Tag Archives: Drop2

Jazz Chord Essentials – Drop2 voicings – Part 2

In this lesson I want to continue with exploring the Drop2 voicings that I introduced in the 1st part: Jazz Chord Essentials – Drop 2 voicings – Part 1. Mainly I want to talk about how you make voicings with extensions and what sort of voicings you end up with.

Adding extensions to chords

Let’s look at how we can add more colors to the voicings we already have and a few tricks that will help you use and expand what you already know.

So far we’ve been concerned with the basic chords so Am7 was simply root, third, fifth and seventh, but as I explained in the first lesson you can use Am9 or Am11 instead of Am7. Instead of making 5 or more note voicings we can use these rules to exapand the sounds:

  • 9th (or b9 or #9) can replace the root
  • 13th, b13th, b5, #5 can replace the 5th
  • 6th can replace the 7th
  • 4th or 2nd can replace the 3rd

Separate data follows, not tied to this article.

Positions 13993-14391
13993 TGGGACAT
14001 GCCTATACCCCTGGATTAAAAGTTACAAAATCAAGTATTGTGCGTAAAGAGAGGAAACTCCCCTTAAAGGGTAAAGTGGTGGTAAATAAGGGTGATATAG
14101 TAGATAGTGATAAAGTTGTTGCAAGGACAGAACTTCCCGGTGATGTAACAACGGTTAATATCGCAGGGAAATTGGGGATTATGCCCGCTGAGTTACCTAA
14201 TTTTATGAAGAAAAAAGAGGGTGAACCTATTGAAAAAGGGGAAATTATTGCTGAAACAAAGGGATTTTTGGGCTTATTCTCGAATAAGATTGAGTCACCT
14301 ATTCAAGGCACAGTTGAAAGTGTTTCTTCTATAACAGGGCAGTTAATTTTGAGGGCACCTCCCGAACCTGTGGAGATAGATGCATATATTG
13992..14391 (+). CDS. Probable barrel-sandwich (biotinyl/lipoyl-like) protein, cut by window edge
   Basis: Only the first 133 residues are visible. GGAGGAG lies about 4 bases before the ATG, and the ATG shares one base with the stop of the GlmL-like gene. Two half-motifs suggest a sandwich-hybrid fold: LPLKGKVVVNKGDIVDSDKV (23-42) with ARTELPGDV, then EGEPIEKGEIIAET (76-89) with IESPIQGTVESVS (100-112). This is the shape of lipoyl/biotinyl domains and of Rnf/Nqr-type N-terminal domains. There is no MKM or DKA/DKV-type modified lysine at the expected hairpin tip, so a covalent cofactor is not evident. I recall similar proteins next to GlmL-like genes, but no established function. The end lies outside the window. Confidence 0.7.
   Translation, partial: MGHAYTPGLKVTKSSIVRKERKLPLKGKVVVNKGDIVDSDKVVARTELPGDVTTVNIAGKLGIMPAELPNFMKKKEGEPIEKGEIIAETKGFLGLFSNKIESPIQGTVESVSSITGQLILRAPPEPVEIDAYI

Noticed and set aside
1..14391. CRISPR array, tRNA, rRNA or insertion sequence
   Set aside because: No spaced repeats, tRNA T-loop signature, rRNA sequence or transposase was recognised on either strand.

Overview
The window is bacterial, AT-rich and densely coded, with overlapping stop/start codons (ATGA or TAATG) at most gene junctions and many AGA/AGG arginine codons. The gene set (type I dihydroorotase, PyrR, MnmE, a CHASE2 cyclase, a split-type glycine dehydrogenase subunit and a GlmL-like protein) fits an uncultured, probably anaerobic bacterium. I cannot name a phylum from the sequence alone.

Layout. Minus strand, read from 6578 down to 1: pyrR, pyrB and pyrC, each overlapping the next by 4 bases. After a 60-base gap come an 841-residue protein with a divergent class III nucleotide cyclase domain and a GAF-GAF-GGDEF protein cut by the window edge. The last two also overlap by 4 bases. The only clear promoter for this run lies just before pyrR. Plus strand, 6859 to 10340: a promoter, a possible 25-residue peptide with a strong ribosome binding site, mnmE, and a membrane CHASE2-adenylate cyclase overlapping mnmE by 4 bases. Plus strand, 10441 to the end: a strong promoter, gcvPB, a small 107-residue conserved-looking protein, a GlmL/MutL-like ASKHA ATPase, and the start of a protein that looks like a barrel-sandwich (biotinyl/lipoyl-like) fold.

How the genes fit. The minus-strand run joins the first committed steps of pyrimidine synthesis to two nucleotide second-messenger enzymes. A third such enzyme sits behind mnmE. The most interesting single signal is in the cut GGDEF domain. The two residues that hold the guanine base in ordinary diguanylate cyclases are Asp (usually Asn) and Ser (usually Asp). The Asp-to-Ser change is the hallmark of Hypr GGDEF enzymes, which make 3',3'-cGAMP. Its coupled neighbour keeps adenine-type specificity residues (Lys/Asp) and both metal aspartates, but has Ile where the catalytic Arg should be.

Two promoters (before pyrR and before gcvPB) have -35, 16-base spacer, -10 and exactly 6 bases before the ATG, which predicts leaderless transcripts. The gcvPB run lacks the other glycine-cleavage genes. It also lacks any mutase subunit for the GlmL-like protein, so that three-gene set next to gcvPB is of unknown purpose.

This means that if we want to make an Am9 voicing you take the Am7 voicing and change A to B. You might notice that this means that you’ll be playing the notes B C E G which is a Cmaj7, so you can use Maj7 voicings to play minor 9 voicings. If you use the same approach to D7, you have D F# A C and that becomes E F# A C which is F#m7(b5). On Gmaj7 you have G B D F# and get  A B D F# which is Bm7.

These are vocings you already know, but you still need to get used to thinking of them as another type of chord. While playing you don’t have time to think of a voicing as a Bm7 inversion when the chord is a Gmaj7.

Jazz Chord Essentials - Drop 2 voicings part 2 ex 1

To get used to how the chords sound with 9s I have made II V I cadences in all positions:

Jazz Chord Essentials - Drop 2 voicings part 2 ex 2

You’ll notice that I prefer just using the “category” Chord symbols Am7 even though I am playing the 9th. Think of it as part of the process of not having a one to one combination from chord symbol to voicing, something you probably already had to abandon with several ways to play a C or a G chord.